Brussels: Intel Corp. lost its European Union (EU) court challenge to a record €1.06 billion antitrust fine for unfairly squeezing out rivals.

The EU’s General Court rejected in its entirety Intel’s arguments seeking to overturn the penalty for giving rebates to computer makers that favoured its chips over those of its main competitor Advanced Micro Devices Inc.

“None of the arguments raised by Intel supports the conclusion that the fine imposed is disproportionate," the court said. “The size of the penalty is at the lower end of the scale for possible fines," it said. Intel’s criticism that regulators failed to record notes of a meeting with an executive from Dell Inc would not be such as to result in the court’s altering the amount of the fine, it said.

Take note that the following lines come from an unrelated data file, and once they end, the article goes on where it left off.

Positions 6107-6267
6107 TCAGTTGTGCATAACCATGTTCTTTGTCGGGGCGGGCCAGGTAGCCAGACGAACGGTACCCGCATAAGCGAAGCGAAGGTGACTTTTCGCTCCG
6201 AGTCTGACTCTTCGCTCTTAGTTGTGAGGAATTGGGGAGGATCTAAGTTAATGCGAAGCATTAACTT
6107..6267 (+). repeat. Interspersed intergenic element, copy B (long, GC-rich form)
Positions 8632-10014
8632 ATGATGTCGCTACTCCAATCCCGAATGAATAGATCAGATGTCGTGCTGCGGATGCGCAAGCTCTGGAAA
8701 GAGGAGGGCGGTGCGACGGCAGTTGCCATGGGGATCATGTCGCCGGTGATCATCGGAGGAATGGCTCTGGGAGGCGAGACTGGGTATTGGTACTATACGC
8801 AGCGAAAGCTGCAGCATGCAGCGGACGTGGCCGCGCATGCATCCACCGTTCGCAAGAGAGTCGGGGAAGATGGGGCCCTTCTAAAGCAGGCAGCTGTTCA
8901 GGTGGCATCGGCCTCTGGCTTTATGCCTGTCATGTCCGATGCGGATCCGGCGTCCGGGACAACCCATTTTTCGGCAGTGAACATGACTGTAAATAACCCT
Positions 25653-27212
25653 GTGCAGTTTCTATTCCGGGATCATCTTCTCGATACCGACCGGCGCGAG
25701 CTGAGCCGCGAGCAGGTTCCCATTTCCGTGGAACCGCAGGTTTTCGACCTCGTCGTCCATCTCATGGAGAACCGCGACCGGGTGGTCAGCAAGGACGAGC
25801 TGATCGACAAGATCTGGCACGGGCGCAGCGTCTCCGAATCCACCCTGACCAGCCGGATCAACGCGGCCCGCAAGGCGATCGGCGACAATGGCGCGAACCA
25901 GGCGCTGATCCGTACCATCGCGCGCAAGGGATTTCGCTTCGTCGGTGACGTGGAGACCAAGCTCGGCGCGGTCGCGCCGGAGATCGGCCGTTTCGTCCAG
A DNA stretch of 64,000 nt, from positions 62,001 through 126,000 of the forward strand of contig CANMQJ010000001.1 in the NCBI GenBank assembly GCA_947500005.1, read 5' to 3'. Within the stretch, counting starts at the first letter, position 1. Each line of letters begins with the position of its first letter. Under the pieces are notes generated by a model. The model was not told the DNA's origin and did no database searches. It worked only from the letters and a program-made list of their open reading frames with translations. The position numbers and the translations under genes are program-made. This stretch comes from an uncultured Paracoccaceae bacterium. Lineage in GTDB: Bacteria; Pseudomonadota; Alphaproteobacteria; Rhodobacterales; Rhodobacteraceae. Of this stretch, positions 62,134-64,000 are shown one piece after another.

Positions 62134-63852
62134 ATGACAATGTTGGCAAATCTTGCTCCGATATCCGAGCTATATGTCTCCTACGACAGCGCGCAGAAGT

Intel didn’t immediately respond to an e-mail seeking comment.

The chip maker argued at a court hearing two years ago that EU regulators ignored exonerating evidence to build an extreme case. The European Commission was also faulted by the EU’s ombudsman for failing to take notes of the meeting with Dell. That report wasn’t binding on the commission, which disagreed on the need for formal minutes.

The Intel fine was more than double a €497 million penalty against Microsoft Corp. in 2004. It represented about 4% of Intel’s 2008 sales of $37.6 billion, and was below the maximum penalty of 10% of annual sales.

The General Court’s decisions can be appealed to the EU’s Court of Justice, the bloc’s highest tribunal. Bloomberg